Screenwriting Tip #1: Write a Treatment

This is Screenwriting Tip #1 from my list of “50 Tips to Be a Better Screenwriter.”

A screenplay treatment is a comprehensive document that provides the following information about your feature-length screenplay:

  1. A Logline
  2. Character Bios
  3. Genre or themes present in your script
  4. A detailed “treatment” or outline of your script
  5. Additional notes (if necessary)

Separate from a visual “pitch book” or a television “bible,” the feature-length treatment is typically a ten-page document that thoroughly expands upon the above five points. The treatment is a helpful strategy for you to become familiar with, because:

  • Producers and/or directors might ask you for it…
  • It provides a road map for you to understand the flow of your story…
  • It helps you better understand who your characters are…
  • The treatment presents your work in a concise (yet detailed) manner, so that any potential investor could read it and understand exactly what you’ve created, but in a much shorter time than it takes to read the entire script…

Let’s break it down:

  1. The Logline: this is a sharp sentence or two that accurately paints the A -> Z flow of your story. Here are some examples that I found with a quick Google search: Click here. Run your own idea through this mode of narrative framing. Make sure that you’re providing a solid “beginning, middle, end” flow as well as (if possible) giving any brief insights into the protagonist and the conflict(s) that he or she will face in the story. I usually go through five to ten drafts of any particular logline before I feel it’s gotten to a satisfactory place. This, of course, varies by project.
  2. Character Bios: these are important, because if you don’t know your characters, or know what purpose they serve in your story, you’ll wind up with flat characters, aimless, and boring on the page. If possible, nail down who your major players are in advance and they might start talking to you (which is what you’re aiming for). The more you can inhabit their imaginary spirit, the more powerful their interactions and purpose in your story will become. Sketch out their pasts, their presents, their desires, their needs, their secrets, etc. Know them from the inside. Study them like you would study your own mind.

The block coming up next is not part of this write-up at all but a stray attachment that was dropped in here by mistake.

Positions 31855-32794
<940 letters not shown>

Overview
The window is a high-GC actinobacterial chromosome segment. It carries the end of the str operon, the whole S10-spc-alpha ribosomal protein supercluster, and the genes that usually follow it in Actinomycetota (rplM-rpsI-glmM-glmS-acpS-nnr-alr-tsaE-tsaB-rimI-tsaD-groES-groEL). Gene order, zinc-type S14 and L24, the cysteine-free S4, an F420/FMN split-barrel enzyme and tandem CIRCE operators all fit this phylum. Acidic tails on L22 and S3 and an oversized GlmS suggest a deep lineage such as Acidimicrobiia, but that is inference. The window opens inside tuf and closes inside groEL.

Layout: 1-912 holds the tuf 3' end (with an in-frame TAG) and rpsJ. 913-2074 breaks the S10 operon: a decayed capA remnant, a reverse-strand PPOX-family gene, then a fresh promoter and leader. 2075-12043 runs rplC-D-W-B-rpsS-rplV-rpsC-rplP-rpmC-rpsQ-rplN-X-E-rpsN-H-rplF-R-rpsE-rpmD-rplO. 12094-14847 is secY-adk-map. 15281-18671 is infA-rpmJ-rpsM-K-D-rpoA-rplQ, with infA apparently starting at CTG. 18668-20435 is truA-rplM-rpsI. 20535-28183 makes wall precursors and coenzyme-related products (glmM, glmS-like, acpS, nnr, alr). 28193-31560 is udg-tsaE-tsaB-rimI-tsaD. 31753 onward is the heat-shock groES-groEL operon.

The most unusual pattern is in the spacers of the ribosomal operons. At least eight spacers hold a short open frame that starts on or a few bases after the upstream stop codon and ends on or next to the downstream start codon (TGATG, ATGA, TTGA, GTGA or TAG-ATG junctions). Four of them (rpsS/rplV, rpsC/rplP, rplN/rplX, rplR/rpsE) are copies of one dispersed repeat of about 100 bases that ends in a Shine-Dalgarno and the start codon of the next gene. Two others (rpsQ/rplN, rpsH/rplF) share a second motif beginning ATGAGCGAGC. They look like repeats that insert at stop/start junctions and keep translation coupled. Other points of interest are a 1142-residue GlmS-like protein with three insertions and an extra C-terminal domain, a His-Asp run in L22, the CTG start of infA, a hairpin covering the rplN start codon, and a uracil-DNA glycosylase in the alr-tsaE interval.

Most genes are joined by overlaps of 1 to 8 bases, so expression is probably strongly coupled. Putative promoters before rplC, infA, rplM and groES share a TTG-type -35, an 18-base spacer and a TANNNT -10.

3. Genre and/or themes in your story: Are you presenting a horror story? Thriller? Action? Be clear. Does your script work with mother/daughter relations, father/son, grandparents, love, fear, loss, grief, etc.? Let the themes, tones, and moods come to the forefront. The more you understand what kind of story you are telling, the better you’ll be able to nail exactly what needs to be nailed.
  4. A detailed outline: This is the meat of your treatment. It actually is your treatment. I like to provide possible page numbers so I know where my emotional or action beats fall. I also like to be able to structure out my story so that I can completely understand my page goals. You might be different. You might want to tackle it more like a prosaic experiment. Maybe you write three pages on the first twenty, another three on Act 2, and then three more pages about what happens during the climax. No matter how you do this, make sure that someone who doesn’t know your story, can sit down, read this outline and completely make sense of how the script would read. Include powerful scenes, dialogue excerpts, etc. Give them the flow. That’s the goal.
  5. Additional notes: these might come at the producer’s request, or you just might want to include a few points or related links, etc., but don’t let this be the focus of the treatment. The main focus of the treatment is the treatment itself.

Your Mission:

Do you have a script that you’re mulling over, but haven’t pinpointed its major directional flow? Take a step back, spend a few hours writing the treatment, and then spend a few days doubling-down on that treatment. Make it exactly ten pages long. That’s your goal. I bet that the more you work on it, the better your story will be. Or, at least you’ll be able to see all the possible pitfalls and dead-ends that might haunt the actual writing of the story.

But the most important reason this is helpful is that it allows your imagination to actually journey through the entire story. Once properly undertaken you’ll be able to hammer out a coherent first draft in less time than it normally would have taken you. And, my friend, that’s a fantastic achievement.

Keep up the great work. You’re growing as a writer and that’s a major plus. You’re doing your best. Don’t give up!

If you are interested in receiving professional coverage from your screenplay, check out my screenplay consultant service. Thank you.

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